Before I get into my withdrawal for the day I wanted to address something that a couple professors brought up to me today. “Aren’t you cheating by blogging about your experience?” In simple terms I would argue no. Maybe I should have first blogged about the assignment itself. So I’ll go back to the beginning. This is my assignment:
“This assignment option gives you the opportunity to critically examine and reflect upon your relationship to Facebook. For one week (and you must stick to this for one full week), you will unplug from Facebook completely.”
As I stated in my previous entry I didn’t believe that just unplugging from Facebook would be an experience as for me Twitter and Facebook are the same and I use them in the same way. For this to be meaningful I needed to unplug from both. Also, blogging is a completely different type of social media than Facebook, Google connect, or Twitter.
A blog is an online journal where you essentially share your thoughts, opinions, and criticisms, on a public forum. Whereas Facebook, Twitter (and others) are not only about receiving instant information they also keep you in touch with friends in an interactive way. Facebook and Twitter keep me in touch with people, and friends instantly. There is no wait time. I log on and become a sponge soaking up useless information about what colour someone’s babies poop was that day, or about how Jane Doe in Arizona broke the record for largest pizza ever made.
I can go on and chat with friends in real time, send messages, receive messages, update my status to give everyone on my Facebook or Twitter some useless information about something I saw in the hallway, and post endless amounts of pictures of my cat and dog so that my father can look at them on his iPhone and make my mom look at my dog in 6 slightly different poses. In other words Facebook and Twitter are a scary all-consuming addiction.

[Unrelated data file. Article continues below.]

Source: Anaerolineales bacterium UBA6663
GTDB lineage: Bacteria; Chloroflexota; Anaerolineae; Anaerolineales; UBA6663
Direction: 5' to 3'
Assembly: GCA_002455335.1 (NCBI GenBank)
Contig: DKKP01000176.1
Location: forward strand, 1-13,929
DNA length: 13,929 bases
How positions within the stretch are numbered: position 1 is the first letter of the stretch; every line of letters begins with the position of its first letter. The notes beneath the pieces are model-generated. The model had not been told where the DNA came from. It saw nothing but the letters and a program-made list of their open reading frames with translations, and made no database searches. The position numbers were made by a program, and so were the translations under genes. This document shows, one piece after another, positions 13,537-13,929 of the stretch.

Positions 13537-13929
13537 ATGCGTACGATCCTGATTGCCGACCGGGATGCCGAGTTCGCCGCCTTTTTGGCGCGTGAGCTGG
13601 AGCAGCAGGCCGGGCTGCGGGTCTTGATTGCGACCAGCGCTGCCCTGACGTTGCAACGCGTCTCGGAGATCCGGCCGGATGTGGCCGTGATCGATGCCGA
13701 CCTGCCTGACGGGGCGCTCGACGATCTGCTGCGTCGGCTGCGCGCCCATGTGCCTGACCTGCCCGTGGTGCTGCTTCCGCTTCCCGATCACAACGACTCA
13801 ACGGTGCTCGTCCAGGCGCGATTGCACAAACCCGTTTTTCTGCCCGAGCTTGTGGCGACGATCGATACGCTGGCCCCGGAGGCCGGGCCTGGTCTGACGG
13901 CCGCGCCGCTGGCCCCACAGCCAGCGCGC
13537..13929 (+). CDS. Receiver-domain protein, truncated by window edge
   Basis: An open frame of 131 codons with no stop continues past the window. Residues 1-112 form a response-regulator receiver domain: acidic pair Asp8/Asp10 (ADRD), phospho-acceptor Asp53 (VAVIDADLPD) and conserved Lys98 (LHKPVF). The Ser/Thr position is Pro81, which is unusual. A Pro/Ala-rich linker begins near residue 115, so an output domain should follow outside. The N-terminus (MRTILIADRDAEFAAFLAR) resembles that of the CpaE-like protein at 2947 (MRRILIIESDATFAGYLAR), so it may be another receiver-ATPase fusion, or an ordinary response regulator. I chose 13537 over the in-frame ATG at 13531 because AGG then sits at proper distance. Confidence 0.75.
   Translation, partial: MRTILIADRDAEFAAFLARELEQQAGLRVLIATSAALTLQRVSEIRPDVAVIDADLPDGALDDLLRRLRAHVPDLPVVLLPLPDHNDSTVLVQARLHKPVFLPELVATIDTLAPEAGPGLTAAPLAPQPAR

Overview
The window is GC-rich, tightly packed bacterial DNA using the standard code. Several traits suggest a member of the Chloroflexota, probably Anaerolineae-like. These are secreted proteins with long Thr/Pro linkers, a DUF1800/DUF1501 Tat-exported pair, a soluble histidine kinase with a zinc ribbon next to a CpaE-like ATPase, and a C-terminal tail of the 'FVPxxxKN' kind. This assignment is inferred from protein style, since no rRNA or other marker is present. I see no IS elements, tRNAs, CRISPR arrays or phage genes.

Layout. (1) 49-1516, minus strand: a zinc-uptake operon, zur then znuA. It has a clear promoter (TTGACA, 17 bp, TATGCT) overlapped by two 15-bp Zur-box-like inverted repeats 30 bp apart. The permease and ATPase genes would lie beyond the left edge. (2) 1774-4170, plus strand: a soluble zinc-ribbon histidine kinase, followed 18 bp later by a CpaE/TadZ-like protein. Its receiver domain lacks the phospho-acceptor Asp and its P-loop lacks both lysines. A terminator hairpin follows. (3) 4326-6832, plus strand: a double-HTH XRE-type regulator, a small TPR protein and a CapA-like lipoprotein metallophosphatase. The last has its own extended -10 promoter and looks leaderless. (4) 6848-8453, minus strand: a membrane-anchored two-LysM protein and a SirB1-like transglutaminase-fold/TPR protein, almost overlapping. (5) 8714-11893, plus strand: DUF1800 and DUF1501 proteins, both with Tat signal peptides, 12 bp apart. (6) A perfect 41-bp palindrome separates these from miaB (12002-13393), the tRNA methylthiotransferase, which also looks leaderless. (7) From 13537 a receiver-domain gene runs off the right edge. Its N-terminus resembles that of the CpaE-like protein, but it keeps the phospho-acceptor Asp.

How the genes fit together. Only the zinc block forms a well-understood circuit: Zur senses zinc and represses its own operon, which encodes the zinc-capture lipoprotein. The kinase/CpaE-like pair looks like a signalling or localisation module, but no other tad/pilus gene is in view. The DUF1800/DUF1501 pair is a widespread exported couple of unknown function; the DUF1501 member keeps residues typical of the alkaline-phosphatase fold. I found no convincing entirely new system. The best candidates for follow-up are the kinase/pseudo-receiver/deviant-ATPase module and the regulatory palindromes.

Speaking of addiction, it’s now been just over 36 hours since I took the plunge and gave up Facebook and Twitter. Even as I sit and write this there is a commercial on TV telling me to “like” the Food Network
on Facebook and Follow them on Twitter. I am being mocked in every way! And in this moment I realize that I am going through some clear withdrawl, as someone may go through when giving up coffee.
Some have told me I am visibly cranky (though that is not the word that they used), and even
jittery, and distracted. Several times I have had to stop myself from hitting the share button on a news article I have read. There have also been several times where I have seen something and I find myself scrolling through my iPhone so I can ‘update’ my Facebook status. Only to remember that: I can’t just post the hilarious thing I saw on the train because I am banned from Facebook, and more importantly I deleted the apps from my phone so I couldn’t go on the sites. Which is an indicator of addiction within itself, that I had to delete the applications on my phone so I could not make the update.
I’ve found in the last 36 hours I go to do this without even thinking about it. For example, I got up this morning and within 2 minutes of being awake I grabbed my cell phone, only to remember I could no longer hop on twitter for the morning news. Instead, I opened my CBC news app on iPhone and impatiently waited for it to load. Why? Why do we do this? I can’t be the only person on the planet that does this.
Once CBC finally loaded I was horrified to see that the headlines were the same as they were when I went to bed last night. This would not have happened on Twitter, or even Facebook. Headlines get posted to Twitter immediately, one could argue that you get the news as it is happening instead of having to wait for someone to write about it. Now I haven’t been on Twitter long, but I have in the past 6 months noticed I will read about a “breaking story” on Twitter and 4 hours later it will get sent to my phone via: QR77 email ‘breaking news’ alert.
I think this shows us just how much we expect instant gratification. I don’t want to hear the news hours later, and Twitter has made it so I don’t have to. I want to hear about it as it is happening. And why? Does it really matter if I learn about some guy being charged for another guys beating 10 minutes after it happens or 8 hours later? Probably not. That said perhaps the instant gratification isn’t all bad. If you can hear about a charge 10 minutes after it happens, you could, can, and do, hear about such things as amber alerts just as fast. Which in my opinion is something that needs to get out to the public instantly. But how do we strike a balance in our lives, is it as easy as everyone thinks it is to just turn off our social media connections?
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